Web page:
The golden apples it once produced were famed in Nepal and across the border area in the Tibet Autonomous Region of China for their luscious taste.
But now, the northern district of Mustang, some 195 km west of Nepali capital Kathmandu, lying in the lap of the Himalayan ranges, is feeling the heat of global warming and the ensuing climate change.
This is the finding of a team of 14 members of Nepali parliament affiliated to the Parliamentary Action Team on Environment, Climate Change and Disaster Risk Reduction (PAECD) who participated in a climate change impact study visit in Mustang from Sept. 21 to Sept. 23.
"We visited Muktinath, Kagbeni, Jomsom, Marpha, Tukche and Kobang areas of Mustang District," parliamentarian Sunil Babu Pant told Xinhua reporter on Monday after returning to Kathmandu and issuing a statement on their findings.
"We have directly witnessed the multiple impacts of climate change in the mountains and our direct interaction with the locals helped us to understand the issues and problems faced by them," he said.
Around September, the inhabitants of Upper Mustang, where the maximum temperature used to be about nine degrees Celsius, would start getting ready to migrate to the lower altitudes with their livestock.
However, this time it is so hot that there is no such preparation so far.
"We were shocked to see a growing number of flies and mosquitoes," said Pant, "The unusually warm weather is also causing diarrhea and spreading crop diseases."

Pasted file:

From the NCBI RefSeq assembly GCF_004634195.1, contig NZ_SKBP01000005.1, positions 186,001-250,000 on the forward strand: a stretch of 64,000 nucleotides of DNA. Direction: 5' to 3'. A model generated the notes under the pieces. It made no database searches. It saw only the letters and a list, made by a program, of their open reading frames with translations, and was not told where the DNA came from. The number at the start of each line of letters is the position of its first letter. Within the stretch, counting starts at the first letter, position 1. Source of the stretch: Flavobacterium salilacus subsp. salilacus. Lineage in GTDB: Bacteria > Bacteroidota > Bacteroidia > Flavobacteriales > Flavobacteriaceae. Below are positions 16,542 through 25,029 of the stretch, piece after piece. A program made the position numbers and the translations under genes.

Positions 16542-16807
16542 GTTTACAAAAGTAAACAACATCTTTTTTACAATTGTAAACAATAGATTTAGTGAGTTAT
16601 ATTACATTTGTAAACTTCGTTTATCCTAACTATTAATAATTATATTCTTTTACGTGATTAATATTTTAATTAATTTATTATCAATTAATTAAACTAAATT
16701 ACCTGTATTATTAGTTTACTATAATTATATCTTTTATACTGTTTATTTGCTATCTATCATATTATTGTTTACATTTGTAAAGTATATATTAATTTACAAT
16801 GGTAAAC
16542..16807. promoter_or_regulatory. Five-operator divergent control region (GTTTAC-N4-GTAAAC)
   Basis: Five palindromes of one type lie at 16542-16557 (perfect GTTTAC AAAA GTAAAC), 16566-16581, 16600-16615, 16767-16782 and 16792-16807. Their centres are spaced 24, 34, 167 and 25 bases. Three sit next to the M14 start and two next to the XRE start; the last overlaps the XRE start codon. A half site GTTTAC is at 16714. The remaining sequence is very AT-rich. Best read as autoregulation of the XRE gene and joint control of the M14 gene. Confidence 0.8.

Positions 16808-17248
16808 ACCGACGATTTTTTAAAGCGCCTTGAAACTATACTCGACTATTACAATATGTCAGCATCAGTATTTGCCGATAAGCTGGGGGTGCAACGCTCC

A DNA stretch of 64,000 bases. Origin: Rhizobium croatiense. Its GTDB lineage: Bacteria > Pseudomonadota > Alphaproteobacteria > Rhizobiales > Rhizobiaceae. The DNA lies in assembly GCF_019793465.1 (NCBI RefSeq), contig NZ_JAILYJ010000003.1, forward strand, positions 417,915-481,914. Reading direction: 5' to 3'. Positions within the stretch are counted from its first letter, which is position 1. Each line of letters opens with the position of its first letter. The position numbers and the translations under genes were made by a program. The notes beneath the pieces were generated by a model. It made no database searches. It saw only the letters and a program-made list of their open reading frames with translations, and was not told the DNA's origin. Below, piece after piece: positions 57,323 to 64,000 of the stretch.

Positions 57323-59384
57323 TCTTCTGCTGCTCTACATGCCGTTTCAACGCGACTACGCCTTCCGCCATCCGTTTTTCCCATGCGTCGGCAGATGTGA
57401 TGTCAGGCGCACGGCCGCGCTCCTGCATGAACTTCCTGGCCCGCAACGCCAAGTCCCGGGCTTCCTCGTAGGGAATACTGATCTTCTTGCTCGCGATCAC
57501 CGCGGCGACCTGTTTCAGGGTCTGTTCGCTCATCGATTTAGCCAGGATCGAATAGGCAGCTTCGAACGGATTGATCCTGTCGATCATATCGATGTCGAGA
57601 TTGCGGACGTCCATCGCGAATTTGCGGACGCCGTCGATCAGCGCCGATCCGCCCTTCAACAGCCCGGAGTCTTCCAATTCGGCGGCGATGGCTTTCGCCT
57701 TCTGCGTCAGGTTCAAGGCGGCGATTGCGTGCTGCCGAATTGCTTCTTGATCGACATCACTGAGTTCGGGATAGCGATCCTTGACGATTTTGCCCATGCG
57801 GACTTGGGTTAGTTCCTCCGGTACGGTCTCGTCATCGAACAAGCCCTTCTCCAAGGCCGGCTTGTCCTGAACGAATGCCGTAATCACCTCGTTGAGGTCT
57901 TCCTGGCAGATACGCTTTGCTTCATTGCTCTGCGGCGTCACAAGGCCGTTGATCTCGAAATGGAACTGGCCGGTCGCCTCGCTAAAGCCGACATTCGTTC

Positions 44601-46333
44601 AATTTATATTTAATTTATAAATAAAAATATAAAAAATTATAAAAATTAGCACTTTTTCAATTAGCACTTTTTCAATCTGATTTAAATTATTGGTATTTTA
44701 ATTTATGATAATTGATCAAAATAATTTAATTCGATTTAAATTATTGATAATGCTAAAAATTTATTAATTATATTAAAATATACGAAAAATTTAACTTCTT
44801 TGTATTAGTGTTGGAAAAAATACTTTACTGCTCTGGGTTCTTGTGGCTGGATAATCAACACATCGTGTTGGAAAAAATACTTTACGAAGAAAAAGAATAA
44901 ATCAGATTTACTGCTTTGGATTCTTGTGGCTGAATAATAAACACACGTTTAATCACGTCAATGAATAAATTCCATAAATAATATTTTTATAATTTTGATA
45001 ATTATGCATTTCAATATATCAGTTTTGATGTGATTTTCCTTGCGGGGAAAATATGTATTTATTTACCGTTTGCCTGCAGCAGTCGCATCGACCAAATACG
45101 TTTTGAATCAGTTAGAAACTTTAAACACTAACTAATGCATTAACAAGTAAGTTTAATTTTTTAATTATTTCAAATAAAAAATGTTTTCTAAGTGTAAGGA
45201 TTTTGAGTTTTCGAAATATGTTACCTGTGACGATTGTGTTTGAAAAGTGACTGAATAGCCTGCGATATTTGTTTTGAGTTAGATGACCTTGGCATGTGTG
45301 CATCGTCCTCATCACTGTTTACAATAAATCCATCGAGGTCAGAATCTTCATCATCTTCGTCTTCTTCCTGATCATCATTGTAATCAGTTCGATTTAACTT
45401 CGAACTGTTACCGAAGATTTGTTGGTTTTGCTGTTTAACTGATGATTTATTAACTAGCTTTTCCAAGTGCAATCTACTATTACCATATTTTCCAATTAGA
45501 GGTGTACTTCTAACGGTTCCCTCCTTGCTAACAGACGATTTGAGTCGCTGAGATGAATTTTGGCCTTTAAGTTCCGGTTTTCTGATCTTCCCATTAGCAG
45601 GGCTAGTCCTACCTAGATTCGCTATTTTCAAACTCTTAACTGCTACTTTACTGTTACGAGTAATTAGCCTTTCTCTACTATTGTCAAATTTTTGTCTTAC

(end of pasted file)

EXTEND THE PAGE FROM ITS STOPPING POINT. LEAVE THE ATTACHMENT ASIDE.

In several places, farmers have cut down the apple orchards since the fruit they produced were invested with larva. Now, they are trying to grow vegetables and corn -- crops usually associated with lower altitudes and warm temperatures.
Winter snowfall, once a regular feature, has now become a rare event, leading to the decline of snow deposits, and exposing the black rocks of high mountains where permanent snow cover used to be a key feature.
The warmer and dry winter and high temperatures have devastated apple farms in lower Mustang whereas unusual and torrential rain has weakened the clay roofed houses, built in the past to withstand just snow.
To the worry of the local people, water sources are drying up and livestock, particularly goats, are dying in large numbers due to diseases linked to unusually dry and warmer weather.
Wild fires have started breaking out, causing deforestation and degradation.
"It is clear that climate change has already been felt in the mountains and plains in Nepal," the team said in a press statement," Urgent action is needed to adapt to the new situations."
Besides urging the Nepali government to formulate effective policies and plans to tackle the climate change, the team is also urging the international communities, especially rich and industrialized countries, to help cope with the change and support sustainable development.
The MPs said they will raise the issue of climate change and its impacts in parliament, public forums, government policy processes and the media.
"Climate change concerns should be reflected in constitutional policy dialogues," the statement said.